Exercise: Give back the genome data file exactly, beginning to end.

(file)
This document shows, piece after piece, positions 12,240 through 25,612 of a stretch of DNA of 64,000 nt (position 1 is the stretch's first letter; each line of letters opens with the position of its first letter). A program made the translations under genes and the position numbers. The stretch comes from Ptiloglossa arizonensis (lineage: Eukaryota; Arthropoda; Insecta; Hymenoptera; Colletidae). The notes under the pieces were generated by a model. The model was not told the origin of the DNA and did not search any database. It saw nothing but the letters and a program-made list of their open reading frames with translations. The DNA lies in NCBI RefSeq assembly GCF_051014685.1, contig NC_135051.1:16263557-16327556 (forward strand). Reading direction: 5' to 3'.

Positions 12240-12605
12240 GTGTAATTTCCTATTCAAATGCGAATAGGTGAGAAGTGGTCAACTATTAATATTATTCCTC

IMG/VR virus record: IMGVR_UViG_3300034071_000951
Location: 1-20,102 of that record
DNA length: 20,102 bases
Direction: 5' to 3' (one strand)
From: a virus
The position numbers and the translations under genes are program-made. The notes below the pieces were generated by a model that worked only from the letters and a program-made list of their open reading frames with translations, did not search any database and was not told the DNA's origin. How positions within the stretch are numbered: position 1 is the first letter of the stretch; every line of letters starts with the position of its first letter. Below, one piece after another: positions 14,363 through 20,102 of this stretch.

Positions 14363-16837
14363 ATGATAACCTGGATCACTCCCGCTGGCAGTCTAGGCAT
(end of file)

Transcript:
This document shows, piece after piece, positions 12,240 through 25,612 of a stretch of DNA of 64,000 nt (position 1 is the stretch's first letter; each line of letters opens with the position of its first letter). A program made the translations under genes and the position numbers. The stretch comes from Ptiloglossa arizonensis (lineage: Eukaryota; Arthropoda; Insecta; Hymenoptera; Colletidae). The notes under the pieces were generated by a model. The model was not told the origin of the DNA and did not search any database. It saw nothing but the letters and a program-made list of their open reading frames with translations. The DNA lies in NCBI RefSeq assembly GCF_051014685.1, contig NC_135051.1:16263557-16327556 (forward strand). Reading direction: 5' to 3'.

Positions 12240-12605
12240 GTGTAATTTCCTATTCAAATGCGAATAGGTGAGAAGTGGTCAACTATTAATATTATTCCTC

IMG/VR virus record: IMGVR_UViG_3300034071_000951
Location: 1-20,102 of that record
DNA length: 20,102 bases
Direction: 5' to 3' (one strand)
From: a virus
The position numbers and the translations under genes are program-made. The notes below the pieces were generated by a model that worked only from the letters and a program-made list of their open reading frames with translations, did not search any database and was not told the DNA's origin. How positions within the stretch are numbered: position 1 is the first letter of the stretch; every line of letters starts with the position of its first letter. Below, one piece after another: positions 14,363 through 20,102 of this stretch.

Positions 14363-16837
14363 ATGATAACCTGGATCACTCCCGCTGGCAGTCTAGGCAT